Civil Rights Era Film Festival at PPL (all screenings are free and open to the public) :
Thursday, Febuary 27, 6:30 pm: In the Heat of the Night Friday, February 28, 6:30 pm: A Raisin in the Sun Saturday, March 1, 2:00 pm: Guess Who’s Coming to Dinner Saturday, March 1, 5:00 pm: To Kill a Mockingbird
Next week, the conversation about our racial history, present, and future continues with a Maine Humanities Council and Space Gallery offering : “Race in a Networked World.”
PPL’s City of Readers offers this book list for those interested in exploring African-American history through fiction, while a quick search of “Civil Rights Movement” yields great non-fiction resources.
Black History Month offers us all an opportunity to better understand the complexities of race in our country and to consider our current role in addressing and dismantling discrimination that persists. How are things similar or different from 1964? Come to our film fest, and then weigh in on Facebook or the comments section!
In the mean time, enjoy this trailer for Guess Who’s Coming to Dinner:
The funding model for Portland Public Library (PPL) is anything but intuitive. The “public” in our name might give one the impression that government funding covers our entire operating budget. However, at PPL, government funding (City of Portland, State of Maine and Cumberland County) actually makes up 87% of our $4.2 million operations budget. These public funds pay for staff, utilities, and other infrastructure costs; they do not pay for anything related to our programs, our collections, or our outreach. The books on the shelves, subscriptions to physical and online periodicals, our bookmobile –anything that falls in the 13% of our budget that is allocated to collections and programs is made possible by annual gifts to the Library, earnings from our endowment, foundation support, and fees.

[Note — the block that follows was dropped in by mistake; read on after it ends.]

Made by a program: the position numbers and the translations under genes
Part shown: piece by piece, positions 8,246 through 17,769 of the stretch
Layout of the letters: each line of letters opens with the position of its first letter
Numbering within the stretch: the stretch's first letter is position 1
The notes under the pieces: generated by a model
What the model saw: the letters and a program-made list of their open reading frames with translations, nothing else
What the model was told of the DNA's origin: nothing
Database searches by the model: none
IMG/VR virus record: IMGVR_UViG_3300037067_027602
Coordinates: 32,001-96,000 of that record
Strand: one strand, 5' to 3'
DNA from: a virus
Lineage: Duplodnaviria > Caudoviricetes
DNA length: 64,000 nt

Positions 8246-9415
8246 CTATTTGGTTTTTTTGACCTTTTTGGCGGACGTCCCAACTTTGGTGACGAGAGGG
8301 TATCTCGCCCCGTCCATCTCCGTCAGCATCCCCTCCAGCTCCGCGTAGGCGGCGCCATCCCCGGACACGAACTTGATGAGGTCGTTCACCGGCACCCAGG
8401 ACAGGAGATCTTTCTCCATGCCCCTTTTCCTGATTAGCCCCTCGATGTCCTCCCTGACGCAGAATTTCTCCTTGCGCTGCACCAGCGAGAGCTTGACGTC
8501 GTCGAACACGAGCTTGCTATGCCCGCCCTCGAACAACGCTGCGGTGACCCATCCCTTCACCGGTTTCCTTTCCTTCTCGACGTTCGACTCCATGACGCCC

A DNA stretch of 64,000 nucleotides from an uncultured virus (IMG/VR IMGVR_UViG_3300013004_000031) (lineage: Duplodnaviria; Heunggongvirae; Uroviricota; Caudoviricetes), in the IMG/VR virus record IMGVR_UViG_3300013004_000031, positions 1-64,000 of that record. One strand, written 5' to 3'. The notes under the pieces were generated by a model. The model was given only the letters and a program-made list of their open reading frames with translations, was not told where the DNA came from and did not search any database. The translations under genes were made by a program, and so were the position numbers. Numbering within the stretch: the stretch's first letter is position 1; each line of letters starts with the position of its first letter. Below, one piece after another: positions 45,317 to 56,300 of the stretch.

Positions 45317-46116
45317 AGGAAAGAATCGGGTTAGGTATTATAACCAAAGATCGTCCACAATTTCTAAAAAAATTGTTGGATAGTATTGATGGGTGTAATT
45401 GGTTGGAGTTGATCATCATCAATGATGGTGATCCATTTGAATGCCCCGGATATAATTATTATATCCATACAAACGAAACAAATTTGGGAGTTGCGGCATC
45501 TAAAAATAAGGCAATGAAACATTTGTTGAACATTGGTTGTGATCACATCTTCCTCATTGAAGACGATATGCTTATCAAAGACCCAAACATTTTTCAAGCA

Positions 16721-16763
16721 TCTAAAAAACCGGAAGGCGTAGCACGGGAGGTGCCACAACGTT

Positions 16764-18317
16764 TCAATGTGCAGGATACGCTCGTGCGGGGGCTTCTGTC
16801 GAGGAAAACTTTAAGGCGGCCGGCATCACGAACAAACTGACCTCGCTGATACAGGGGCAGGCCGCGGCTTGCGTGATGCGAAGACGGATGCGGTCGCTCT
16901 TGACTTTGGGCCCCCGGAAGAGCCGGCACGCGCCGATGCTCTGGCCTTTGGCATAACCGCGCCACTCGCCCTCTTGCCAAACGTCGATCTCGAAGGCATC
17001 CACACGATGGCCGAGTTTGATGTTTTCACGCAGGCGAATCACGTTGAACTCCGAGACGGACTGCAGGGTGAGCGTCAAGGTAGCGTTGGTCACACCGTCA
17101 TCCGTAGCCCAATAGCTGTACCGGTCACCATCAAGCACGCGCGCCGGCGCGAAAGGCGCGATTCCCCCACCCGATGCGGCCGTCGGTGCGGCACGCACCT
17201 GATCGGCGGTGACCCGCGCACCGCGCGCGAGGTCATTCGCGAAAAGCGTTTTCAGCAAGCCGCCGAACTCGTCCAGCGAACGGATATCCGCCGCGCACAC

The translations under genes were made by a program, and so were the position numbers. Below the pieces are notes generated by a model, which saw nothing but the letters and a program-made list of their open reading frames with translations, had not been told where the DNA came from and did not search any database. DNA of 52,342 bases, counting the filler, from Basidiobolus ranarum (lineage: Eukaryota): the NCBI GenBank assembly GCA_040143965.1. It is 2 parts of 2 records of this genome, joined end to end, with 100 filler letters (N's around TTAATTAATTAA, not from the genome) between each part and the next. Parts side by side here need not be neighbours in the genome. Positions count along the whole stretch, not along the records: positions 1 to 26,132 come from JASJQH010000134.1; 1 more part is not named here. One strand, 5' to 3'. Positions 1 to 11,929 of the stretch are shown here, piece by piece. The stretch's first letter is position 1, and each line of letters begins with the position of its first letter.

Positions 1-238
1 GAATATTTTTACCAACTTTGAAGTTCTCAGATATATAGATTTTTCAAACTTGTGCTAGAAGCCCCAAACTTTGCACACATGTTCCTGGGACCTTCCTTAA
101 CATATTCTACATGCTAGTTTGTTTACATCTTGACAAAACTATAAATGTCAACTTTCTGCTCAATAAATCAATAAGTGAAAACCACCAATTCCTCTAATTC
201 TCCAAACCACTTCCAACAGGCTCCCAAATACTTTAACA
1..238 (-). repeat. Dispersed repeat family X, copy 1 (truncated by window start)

In essence, what PPL is now and can be in the future – our margin of excellence – is the result of a true public/private effort. Public funds ensure we have a building and staff; private generosity guarantees we have a collection and programing that serves every individual who comes to one of our branches or logs onto the Library’s website. As a non-profit organization, PPL is able – indeed, obligated – to raise funds so that we can help all members of the Portland community to enhance their creativity and imagination, increase their level of knowledge, and fully participate in our common, civil life.
So it is with celebration and gratitude that we acknowledge the recent bequest of Franklin Talbot of Portland to our endowment. Franklin Talbot was a colleague, having worked previously at the University of Southern Maine library. His gift of $101,000 will establish the Franklin Talbot Fund and increase the Library’s endowment fund to approximately $5.4 million.